Untitled: Andy Quilty + a Prisoner

‘Untitled’ is a joint exhibition between West Australian artist Andy Quilty and a long-term inmate at a West Australian prison currently undertaking a Masters in Fine Art (Curtin University JETA program). Spanning drawing, digital imagery and installation, the exhibition interrogates the politico-cultural implications of societal attitudes towards the incarcerated. Approaching this issue through the synecdochal lenses of ‘insider’ and ‘outsider’, the artists explore the impacts of micro-social prison environments on the physical and psychological wellbeing of individuals, prompting us to reconsider entrenched assumptions about punishment, justice and incarceration.

In a series of digital prints, the prisoner – who must remain anonymous – has taken Quilty’s portraits and digitally erased and reworked them, producing spectral works from within the prison walls that haunt the rooms of Heathcote Museum and Gallery. The prints are symbolic of bureaucratic effacement of the individual, as prisoners endure a kind of existential exile from the collective consciousness of society. The prisoner reflects, ‘my work deals with the pseudo-identity of the prisoner wearing metaphoric masks and veils, and questions the objectification process of individuals as anti-portraits employed to examine a prisoner’s experience when alienated and isolated in a punitive artificial environment.’ He continues, ‘these images are an attempt to visually portray the phenomena of being confined to an artificial environment, and how isolation from the freeworld impacts on my ontological make-up. Experiencing life as an object, defined, interpreted, categorised and controlled by the interests of others … Within the carceral boundary, restricted movement limits my depth perception of being in the world and creates a vacuum where nothing has any more effective pull than anything else. This can be viewed as a ‘Ganzfeld Effect’ where objects in space flatten out to become non-descript monotonous fields of vision, effacing the distinctions that would otherwise serve as anchors or signposts for the emergence of a sense of place.’

Quilty has, in turn, pared back his own materials to mirror the conditions of the prisoner’s art, using blacks and whites rather than the colourful hues of his recent output. About this new approach, Quilty reflects, ‘I made a conscious choice to limit myself to the same simple materials available to the prisoner. This is manifest through de-saturated drawings as opposed to the large-scale hyper colour abstract paintings I had been making prior to this show. I was conscious to only use processes of making that would exist in the prison space – my use of found objects mirroring the prisoner’s use of everyday material such as his prison passes.’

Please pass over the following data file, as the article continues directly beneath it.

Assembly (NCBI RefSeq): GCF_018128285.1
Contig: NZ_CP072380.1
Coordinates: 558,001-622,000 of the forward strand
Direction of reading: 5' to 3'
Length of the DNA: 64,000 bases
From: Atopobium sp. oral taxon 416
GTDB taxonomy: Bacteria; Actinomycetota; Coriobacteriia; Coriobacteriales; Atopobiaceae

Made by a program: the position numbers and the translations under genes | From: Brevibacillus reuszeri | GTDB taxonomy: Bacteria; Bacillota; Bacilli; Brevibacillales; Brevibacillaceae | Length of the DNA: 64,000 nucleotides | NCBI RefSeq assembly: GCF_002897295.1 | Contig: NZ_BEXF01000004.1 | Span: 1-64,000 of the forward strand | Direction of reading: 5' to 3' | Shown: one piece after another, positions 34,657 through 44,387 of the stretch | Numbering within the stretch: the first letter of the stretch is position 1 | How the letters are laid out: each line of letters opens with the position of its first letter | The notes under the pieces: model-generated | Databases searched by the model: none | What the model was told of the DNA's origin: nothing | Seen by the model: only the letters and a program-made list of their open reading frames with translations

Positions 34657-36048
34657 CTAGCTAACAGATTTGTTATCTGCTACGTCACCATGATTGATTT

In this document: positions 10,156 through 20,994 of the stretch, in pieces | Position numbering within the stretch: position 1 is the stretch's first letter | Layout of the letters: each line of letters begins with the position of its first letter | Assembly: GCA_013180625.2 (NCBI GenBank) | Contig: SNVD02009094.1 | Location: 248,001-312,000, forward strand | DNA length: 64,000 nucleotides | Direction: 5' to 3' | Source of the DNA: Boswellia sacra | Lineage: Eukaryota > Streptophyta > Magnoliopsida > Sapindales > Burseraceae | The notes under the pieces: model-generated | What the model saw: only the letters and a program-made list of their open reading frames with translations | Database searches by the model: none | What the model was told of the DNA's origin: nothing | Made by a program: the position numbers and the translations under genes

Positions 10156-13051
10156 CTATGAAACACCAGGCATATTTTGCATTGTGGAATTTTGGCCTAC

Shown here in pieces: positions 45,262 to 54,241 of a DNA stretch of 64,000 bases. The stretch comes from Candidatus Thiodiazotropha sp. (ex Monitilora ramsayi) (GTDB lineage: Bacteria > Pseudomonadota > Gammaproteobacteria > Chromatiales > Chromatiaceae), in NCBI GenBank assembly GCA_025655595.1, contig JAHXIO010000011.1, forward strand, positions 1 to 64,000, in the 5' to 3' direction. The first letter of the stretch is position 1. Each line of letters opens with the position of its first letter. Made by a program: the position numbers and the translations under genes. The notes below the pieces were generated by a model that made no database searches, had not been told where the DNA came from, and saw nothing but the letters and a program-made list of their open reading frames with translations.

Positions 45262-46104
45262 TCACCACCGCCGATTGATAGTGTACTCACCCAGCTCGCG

Both artists hope to shine a light into the shadows of incarceration. The prisoner elucidates, first hand, the crushing psychological effects of imprisonment in a country where the number of inmates is increasing amidst decreased funding and rehabilitation outlets. ‘As our prisons expand to reflect a warehouse function rather than a societal service, this exhibition is timely to reflect on the deleterious effects caused by isolating prisoners in harsh and hostile artificial environments for long periods of time’, remarks the prisoner. ‘Highlighting how the prison environment impacts on the individual from an insider’s perspective, it may be possible to develop a broader awareness and open dialogue to alternative ways to lessen the damage caused to prisoners by the environments they are housed in. Ultimately it is advantageous to have prisoners released back to society less damaged than when they came in.’

Quilty hopes that the exhibition will generate dialogue and dislodge assumptions about people inside the walls of our prisons: ‘Australians have a historically complicated relationship with ideas of criminality and justice. Current government policies in Western Australia favour hyper-incarceration, suggesting a society focusing on punishment and vengeance rather than rehabilitation or early intervention. The loss of one’s freedom through incarceration is punishment enough, yet Australians demand that prisoners be further punished through minimising their opportunities within the jail. There are not enough resources focused on greater education and training or work opportunities in jails. Evidence shows increasing these opportunities leads to lower recidivism rates, meaning taxpayers save in the long run, though it would appear that empathy and solutions beyond building more jails do not win votes … I hope viewers get a sense of how critical the state of hyper-incarceration is in WA so that a more constructive and empathetic dialogue might begin to happen. I also think that the very existence of this show and the strength of my collaborator’s work demonstrates undeniable evidence of the value of education opportunities in the prison space’.

Andy Quilty is represented by Linton & Kay Galleries, WA

UntitledAndy Quilty & an unnamed artist
Heathcote Museum and Gallery, WA
4 May – 10 June 2018

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